More Serious Matter

Although, I have discussed the importance of weight training for helping women achieve their ideal physique, there is a far more beneficial reason women should resistance train especially for the long term. Resistance training strengthens bone. It strengthens the bone density which in turn can fight off osteoporosis which is a medical condition in which the bones become brittle and fragile from loss of tissue. Although both men and women are vulnerable to osteoporosis women are more prone to suffer from it especially postmenopausal. Age-related sarcopenia or muscle loss is also a concern for women. A significant loss of muscle mass as a woman ages can make everyday activities more difficult and can eventually lead to falls, which brings us back to the dangers of osteoporosis and broken bones.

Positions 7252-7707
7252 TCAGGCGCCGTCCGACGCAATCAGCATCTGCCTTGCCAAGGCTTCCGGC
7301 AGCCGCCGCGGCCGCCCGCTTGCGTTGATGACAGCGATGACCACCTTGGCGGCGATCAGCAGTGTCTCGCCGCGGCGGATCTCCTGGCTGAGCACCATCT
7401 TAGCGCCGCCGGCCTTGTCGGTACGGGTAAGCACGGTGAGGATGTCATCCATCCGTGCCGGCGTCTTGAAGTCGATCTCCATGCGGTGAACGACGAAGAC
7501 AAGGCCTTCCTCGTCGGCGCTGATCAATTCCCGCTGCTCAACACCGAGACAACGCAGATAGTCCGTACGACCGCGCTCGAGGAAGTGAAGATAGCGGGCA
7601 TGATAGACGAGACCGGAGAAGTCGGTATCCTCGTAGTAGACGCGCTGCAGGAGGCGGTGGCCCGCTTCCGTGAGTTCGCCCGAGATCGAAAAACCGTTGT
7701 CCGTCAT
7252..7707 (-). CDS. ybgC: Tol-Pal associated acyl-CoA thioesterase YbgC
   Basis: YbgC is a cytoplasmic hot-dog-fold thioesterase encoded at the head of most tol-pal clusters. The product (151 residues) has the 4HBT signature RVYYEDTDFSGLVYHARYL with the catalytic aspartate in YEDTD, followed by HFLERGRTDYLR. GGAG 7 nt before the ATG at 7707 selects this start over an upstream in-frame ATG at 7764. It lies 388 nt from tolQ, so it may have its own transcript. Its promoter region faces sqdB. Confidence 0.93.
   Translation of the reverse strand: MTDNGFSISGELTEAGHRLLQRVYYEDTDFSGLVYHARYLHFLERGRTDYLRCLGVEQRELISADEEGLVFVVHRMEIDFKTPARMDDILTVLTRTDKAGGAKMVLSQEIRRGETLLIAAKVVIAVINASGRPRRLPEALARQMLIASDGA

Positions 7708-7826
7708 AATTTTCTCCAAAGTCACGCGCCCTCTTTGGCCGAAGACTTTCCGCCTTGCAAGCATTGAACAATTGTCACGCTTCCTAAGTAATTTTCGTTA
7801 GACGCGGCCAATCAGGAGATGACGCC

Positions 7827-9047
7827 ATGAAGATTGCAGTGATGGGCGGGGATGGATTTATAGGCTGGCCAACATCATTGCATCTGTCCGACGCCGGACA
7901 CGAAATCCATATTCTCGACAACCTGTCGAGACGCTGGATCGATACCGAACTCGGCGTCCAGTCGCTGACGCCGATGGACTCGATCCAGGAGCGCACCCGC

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References:
http://www.tandfonline.com/doi/abs/10.1080/10671315.1974.10615291
http://jandonline.org/article/s0002-8223(98)00094-7/abstract
http://bjsm.bmj.com/content/33/3/190.short
http://www.acsm.org/public-information/articles/2016/10/07/strength-training-for-women
https://www.health.harvard.edu/staying-s/strenght-training-builds-more-than-muscles
https://www/nwacc.edu/c/document_library/get_file?uuid+1269b4e5-c398-4e1e-a07e-6700bbceb9a9&groupd=216833&filename=4%20Advantages%200f%20weight%20training%20for%20women%20by%20julie%20%20gabbard-1.pdf